Change Strategy – Appleton Greene
Appleton Greene – The pace of business is accelerating, and companies must change in response. Yet 50-75% of change programs fail. Companies that implement change effectively give themselves a significant competitive edge by focusing on the factors that are essential to success: ensuring Executional Certainty; establishing effective sponsorship, governance, and a program management office (PMO); enabling the extended leadership team; and engaging the broader organization. Companies need a comprehensive, systematic approach to implementing change that focuses on the components that matter most.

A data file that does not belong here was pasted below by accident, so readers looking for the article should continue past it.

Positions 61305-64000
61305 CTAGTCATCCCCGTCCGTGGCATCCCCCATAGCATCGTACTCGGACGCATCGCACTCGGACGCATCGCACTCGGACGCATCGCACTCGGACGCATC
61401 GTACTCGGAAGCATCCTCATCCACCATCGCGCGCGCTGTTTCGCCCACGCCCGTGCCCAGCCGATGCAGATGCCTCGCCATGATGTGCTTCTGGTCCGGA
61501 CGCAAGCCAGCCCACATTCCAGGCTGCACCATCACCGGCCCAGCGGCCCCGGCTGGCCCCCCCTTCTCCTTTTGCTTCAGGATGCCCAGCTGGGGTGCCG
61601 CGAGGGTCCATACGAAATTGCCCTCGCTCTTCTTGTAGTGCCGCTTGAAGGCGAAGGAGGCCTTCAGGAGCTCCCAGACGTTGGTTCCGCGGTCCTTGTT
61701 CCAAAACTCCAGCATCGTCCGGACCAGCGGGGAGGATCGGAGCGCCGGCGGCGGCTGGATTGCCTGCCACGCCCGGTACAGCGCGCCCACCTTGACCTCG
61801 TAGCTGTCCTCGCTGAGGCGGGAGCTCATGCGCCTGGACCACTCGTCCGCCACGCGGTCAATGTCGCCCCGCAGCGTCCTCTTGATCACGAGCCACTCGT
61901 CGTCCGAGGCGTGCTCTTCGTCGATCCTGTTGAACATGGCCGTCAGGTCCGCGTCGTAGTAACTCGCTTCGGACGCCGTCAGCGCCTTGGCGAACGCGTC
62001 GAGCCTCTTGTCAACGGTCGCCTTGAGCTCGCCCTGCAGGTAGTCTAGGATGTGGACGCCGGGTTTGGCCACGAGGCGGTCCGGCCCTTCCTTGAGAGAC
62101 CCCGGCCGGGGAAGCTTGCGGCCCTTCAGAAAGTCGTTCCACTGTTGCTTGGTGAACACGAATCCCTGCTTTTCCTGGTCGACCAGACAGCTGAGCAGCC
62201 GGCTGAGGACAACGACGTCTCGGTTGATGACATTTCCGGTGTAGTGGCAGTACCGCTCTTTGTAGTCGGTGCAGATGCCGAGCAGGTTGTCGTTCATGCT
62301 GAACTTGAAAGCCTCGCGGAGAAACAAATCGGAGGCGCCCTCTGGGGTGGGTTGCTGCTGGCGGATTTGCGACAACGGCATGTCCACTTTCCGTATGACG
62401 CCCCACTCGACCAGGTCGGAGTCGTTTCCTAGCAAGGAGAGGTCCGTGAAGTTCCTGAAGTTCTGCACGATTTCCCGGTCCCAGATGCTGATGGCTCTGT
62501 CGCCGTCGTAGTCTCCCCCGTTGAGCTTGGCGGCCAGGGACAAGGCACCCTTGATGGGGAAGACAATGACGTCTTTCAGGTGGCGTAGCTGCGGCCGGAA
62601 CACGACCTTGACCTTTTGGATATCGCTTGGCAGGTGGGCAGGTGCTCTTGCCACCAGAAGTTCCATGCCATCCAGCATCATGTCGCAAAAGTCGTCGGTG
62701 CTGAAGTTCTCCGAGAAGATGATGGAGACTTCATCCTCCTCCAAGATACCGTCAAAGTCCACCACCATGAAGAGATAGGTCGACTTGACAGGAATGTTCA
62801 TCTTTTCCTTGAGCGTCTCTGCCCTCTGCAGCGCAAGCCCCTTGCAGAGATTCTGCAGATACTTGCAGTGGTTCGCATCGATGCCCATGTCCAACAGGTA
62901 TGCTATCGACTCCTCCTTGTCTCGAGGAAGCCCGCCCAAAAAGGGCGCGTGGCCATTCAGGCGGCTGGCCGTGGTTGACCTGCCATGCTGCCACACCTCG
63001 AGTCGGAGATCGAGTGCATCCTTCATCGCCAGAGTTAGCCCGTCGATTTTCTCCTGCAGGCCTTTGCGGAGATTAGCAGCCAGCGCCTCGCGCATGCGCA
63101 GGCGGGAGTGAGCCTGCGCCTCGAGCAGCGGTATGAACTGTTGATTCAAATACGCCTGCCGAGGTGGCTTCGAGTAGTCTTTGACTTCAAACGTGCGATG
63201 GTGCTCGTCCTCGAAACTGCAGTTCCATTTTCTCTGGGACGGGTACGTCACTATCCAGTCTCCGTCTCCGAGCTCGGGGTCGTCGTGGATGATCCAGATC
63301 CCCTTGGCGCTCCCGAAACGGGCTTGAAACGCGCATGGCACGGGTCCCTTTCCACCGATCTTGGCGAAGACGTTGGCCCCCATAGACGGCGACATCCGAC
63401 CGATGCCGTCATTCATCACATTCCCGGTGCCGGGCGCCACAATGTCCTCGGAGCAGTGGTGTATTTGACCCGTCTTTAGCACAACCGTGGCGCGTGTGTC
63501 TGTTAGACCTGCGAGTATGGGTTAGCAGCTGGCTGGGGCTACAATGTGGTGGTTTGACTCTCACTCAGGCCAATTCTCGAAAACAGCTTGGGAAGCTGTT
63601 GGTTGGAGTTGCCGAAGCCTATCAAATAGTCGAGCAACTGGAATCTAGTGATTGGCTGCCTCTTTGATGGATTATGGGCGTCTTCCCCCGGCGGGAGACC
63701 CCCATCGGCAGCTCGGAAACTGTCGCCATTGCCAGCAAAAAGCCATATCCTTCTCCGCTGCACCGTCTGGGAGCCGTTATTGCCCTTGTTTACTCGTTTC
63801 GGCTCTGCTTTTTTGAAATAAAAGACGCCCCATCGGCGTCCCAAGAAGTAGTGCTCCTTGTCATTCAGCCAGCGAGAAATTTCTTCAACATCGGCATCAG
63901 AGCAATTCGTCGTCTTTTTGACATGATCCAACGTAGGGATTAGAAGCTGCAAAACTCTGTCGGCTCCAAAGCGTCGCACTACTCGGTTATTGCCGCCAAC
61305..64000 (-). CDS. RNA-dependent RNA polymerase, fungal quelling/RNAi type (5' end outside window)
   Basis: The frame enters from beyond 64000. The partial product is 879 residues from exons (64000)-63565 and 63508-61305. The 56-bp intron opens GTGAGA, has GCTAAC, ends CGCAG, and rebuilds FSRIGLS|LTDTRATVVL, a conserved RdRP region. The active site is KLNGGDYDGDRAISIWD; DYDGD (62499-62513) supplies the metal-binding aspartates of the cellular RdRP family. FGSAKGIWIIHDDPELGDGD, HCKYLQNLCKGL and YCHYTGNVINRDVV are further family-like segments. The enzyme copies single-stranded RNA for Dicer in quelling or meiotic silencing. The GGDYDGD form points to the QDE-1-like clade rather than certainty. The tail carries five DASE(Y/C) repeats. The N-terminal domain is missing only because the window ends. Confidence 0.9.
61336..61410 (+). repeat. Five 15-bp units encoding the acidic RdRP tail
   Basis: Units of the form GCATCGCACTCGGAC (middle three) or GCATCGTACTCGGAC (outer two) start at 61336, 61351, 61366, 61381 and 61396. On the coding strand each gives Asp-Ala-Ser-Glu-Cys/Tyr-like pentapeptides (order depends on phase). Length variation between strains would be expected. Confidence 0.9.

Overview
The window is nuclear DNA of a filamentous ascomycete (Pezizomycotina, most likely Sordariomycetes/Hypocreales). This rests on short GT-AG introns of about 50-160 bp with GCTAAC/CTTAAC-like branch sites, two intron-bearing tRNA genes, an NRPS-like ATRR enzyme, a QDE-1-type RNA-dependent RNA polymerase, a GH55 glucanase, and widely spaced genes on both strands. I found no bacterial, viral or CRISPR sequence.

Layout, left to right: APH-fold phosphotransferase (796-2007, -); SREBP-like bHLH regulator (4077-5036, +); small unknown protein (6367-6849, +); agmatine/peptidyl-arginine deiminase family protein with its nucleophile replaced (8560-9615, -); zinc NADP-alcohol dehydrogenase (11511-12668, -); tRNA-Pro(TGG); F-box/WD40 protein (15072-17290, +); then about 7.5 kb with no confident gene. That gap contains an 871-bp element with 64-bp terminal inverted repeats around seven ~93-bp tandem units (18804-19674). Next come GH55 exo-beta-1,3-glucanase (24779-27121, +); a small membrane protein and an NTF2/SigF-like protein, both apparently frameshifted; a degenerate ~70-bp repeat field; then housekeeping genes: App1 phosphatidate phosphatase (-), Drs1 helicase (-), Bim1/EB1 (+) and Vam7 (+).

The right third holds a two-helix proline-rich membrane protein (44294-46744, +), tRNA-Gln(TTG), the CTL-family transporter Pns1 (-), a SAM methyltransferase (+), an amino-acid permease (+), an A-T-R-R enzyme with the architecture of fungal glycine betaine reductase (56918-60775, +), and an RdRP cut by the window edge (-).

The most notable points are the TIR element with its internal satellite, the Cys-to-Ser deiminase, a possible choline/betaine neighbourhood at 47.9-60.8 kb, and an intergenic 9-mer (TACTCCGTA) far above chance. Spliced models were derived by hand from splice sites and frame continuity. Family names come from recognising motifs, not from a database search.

Most companies understand that the ability to deliver bold change is increasingly critical to competitive advantage. That means more comprehensive—and more frequent—change programs. Many boards have appointed CEOs and senior executives with that explicit mandate, and almost all leaders recognize the need to take even successful enterprises to new levels of performance. But organizational change initiatives have a very low success rate and executives need to understand the stumbling blocks that cause transformation efforts to fail. Per some leading global surveys, two factors have increasingly become recognized as the leading causes of failed change initiatives a) A lack of clearly defined milestones and objectives to gauge progress; and b) A lack of, or insufficient commitment, by senior management. Success requires overcoming these challenges head-on, through a comprehensive and structured change effort that includes the right mix of processes, governance, metrics, and behaviors. Moreover, building superior and lasting change capabilities has become a competitive advantage. Companies that are ready, willing, and able to face the challenges of change initiatives are better equipped to manage new changes over time. A lack of clearly defined milestones and a lack of or insufficient commitment by senior management have increasingly become recognized as the leading causes of failed change initiatives.